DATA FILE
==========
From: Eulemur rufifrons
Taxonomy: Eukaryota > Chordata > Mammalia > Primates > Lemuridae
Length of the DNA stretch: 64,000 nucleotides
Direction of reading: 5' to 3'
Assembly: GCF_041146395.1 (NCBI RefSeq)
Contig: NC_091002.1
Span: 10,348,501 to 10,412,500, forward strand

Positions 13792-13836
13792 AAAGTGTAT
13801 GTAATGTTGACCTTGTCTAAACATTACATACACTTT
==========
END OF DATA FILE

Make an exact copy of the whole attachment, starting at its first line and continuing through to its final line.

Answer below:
From: Eulemur rufifrons
Taxonomy: Eukaryota > Chordata > Mammalia > Primates > Lemuridae
Length of the DNA stretch: 64,000 nucleotides
Direction of reading: 5' to 3'
Assembly: GCF_041146395.1 (NCBI RefSeq)
Contig: NC_091002.1
Span: 10,348,501 to 10,412,500, forward strand

Positions 13792-13836
13792 AAAGTGTAT
13801 GTAATGTTGACCTTGTCTAAACATTACATACACTTT